I think the actual clade pattern of the European steppes itself in 4500-3000BC has been close to erased today. However, it is possible to guess that there could have been a sequence that led to the present associations of R1 with various languages. It makes a certain amount of sense to see R1b as associated with the early exit from the steppes and R1a as following this up in the Yamnaya period. This is of course contrary to my Maykop speculations. However I have an open mind on this and it would also make a lot of sense if R1b was associated with the earlier waves from the steppe before 3500BC. The westerly steppe groups close to the farming boundary in the period 4500BC included the Sredny Stog, Skerla type groups. They appear to have also been mixed groups judging by craniology although probably with a tendency to revert back towards the steppe type due to weight of numbers and female marriage pool. Other groups near the farming boundary were apparently similarly mixed including Mikhailovka I who stretched from the Crimea, Dneiper to the Danube mouth along the Black Sea. These groups simply must have been mixed in terms of yDNA and I would suspect they included non-R lines from the farming world like J2.

It is possible that R1b could have entered the steppe with farmers when they became part of these mixed groups but I suspect R1b already had a place on the western steppes. I say this because M269 only dates from 4000BC or a little earlier and there are simply no traces of its P297* ancestors of the previous 5000 years, not something you would expect in the farming world and certainly not some enormously expanding group like Cuc-Trp. However, it is possible to picture this in the steppe world.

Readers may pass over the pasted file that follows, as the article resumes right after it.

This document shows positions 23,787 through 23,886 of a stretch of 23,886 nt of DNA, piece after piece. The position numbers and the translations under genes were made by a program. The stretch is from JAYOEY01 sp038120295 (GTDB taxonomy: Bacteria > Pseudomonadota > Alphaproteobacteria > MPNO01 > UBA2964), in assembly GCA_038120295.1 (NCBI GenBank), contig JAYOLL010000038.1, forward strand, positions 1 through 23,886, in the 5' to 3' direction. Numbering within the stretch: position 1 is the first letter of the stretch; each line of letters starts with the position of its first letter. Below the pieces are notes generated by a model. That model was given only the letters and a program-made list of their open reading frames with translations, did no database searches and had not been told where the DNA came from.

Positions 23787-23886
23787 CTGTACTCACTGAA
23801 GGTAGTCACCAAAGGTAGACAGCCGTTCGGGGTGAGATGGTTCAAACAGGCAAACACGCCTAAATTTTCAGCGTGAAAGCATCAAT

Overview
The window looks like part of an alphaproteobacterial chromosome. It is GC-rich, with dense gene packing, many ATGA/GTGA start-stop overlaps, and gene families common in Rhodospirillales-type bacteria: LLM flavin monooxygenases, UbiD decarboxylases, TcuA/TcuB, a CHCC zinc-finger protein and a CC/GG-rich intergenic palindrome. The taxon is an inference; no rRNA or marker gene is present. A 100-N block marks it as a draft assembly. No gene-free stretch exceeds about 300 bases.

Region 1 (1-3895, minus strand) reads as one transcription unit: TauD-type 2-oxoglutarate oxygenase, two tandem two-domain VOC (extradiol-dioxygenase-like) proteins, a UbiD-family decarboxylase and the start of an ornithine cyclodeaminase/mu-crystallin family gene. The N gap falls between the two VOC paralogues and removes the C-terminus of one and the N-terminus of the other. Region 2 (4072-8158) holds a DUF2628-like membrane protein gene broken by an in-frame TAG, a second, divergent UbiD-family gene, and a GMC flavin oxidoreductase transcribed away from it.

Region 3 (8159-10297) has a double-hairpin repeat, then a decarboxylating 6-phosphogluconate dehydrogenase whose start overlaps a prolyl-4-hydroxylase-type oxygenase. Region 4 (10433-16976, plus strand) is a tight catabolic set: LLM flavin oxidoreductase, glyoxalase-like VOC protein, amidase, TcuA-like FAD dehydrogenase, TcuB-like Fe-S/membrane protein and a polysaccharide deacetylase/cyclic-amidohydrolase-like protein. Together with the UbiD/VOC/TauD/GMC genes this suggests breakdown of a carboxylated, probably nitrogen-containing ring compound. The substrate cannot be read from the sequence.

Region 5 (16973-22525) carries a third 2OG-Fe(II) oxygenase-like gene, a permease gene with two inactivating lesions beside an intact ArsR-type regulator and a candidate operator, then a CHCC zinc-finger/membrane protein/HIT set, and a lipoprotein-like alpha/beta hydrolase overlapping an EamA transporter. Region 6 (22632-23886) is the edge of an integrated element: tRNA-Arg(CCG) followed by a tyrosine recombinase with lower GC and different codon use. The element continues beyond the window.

Regardless, I am not bothered about whether R1b was indigenous to the western steppes hunters or intrusive. Its not really important. The main point is there were clearly mixed groups in the western part of the European steppes c 4500-3500BC, further mixed by Maykop elements towards the end of that period, and they all would have been on-scene when PIE proper evolved and were therefore part of the PIE population.